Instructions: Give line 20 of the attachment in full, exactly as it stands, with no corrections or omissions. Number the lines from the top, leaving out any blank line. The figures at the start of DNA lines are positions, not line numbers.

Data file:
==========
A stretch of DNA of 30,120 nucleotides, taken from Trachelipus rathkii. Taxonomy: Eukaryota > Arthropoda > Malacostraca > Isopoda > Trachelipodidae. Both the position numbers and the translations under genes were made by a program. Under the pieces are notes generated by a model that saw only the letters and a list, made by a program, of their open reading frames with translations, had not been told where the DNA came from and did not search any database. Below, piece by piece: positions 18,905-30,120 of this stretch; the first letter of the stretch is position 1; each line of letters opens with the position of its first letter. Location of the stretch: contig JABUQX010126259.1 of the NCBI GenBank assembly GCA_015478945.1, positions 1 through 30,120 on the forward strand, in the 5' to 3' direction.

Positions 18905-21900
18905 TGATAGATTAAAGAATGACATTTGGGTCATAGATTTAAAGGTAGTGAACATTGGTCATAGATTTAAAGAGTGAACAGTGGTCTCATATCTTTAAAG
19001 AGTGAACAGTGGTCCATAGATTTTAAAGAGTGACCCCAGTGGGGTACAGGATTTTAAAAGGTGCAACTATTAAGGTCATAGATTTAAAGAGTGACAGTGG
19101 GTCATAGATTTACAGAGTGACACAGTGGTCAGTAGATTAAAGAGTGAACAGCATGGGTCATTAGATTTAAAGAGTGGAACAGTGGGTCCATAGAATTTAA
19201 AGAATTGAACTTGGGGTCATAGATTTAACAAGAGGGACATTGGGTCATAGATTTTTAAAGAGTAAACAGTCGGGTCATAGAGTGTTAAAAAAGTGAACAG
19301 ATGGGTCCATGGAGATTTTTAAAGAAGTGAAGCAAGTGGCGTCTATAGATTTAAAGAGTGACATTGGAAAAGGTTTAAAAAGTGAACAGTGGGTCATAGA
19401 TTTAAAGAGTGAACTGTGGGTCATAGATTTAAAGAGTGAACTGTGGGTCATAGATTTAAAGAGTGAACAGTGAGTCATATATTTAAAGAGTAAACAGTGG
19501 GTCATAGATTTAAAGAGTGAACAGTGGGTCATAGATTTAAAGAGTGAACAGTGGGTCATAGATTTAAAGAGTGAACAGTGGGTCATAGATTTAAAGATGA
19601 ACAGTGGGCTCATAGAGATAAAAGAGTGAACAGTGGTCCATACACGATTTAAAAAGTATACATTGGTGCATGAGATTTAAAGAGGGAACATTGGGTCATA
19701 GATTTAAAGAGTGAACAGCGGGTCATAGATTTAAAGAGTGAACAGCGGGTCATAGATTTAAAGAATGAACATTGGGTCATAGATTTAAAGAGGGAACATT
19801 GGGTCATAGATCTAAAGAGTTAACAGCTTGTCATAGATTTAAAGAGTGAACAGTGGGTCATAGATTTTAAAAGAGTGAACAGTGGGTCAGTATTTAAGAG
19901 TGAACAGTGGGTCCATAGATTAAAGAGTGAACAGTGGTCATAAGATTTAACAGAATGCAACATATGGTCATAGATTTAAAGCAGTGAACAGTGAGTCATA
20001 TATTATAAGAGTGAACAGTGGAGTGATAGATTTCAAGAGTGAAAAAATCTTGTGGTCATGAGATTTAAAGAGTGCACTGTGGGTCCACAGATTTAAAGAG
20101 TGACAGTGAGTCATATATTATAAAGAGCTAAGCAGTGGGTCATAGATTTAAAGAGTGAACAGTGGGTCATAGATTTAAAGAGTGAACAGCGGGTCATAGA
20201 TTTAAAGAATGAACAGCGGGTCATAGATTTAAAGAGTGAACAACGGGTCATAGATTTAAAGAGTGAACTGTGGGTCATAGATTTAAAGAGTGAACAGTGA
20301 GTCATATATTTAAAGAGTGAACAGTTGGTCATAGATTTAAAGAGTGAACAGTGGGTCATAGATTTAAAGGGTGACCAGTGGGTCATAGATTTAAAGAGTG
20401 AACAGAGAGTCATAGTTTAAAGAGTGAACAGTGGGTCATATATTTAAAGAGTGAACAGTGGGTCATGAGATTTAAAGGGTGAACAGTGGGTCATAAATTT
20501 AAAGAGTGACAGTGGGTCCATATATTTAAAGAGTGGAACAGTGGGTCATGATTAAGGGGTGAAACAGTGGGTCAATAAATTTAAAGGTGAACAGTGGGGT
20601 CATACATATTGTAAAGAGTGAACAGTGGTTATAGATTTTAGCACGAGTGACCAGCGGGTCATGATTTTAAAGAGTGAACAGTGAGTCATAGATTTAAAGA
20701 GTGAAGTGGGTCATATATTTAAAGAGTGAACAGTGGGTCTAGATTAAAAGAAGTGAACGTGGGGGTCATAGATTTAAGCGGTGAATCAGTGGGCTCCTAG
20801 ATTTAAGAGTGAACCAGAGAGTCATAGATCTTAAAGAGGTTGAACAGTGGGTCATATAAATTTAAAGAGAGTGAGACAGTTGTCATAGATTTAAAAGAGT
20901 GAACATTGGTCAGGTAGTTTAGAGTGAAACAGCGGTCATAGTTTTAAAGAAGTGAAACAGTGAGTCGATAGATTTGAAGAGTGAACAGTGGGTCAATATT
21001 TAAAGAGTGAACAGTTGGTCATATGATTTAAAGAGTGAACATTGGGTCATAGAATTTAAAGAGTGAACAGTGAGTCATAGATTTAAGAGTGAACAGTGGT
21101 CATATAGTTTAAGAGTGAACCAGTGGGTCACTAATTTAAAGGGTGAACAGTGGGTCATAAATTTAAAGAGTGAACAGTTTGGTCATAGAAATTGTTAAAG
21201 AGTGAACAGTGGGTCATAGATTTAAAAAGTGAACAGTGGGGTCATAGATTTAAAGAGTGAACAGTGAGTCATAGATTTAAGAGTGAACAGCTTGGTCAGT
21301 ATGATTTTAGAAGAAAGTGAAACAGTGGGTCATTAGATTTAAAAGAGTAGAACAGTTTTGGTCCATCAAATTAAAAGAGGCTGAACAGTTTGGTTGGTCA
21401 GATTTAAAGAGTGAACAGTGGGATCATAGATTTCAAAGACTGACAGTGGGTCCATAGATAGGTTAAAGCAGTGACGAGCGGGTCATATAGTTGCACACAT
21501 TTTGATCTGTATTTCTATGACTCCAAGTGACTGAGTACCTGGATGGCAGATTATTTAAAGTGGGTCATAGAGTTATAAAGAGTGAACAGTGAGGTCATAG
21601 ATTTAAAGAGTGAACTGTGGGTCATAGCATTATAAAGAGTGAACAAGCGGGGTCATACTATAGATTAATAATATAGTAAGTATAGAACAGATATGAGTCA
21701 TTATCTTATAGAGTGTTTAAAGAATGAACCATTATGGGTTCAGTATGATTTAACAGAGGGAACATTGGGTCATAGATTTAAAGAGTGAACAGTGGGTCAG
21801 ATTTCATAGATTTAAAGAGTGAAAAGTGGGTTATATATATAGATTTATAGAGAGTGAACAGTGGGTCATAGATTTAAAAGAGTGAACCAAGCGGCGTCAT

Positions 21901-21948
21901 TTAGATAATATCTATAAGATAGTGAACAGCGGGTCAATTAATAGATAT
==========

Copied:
20601 CATACATATTGTAAAGAGTGAACAGTGGTTATAGATTTTAGCACGAGTGACCAGCGGGTCATGATTTTAAAGAGTGAACAGTGAGTCATAGATTTAAAGA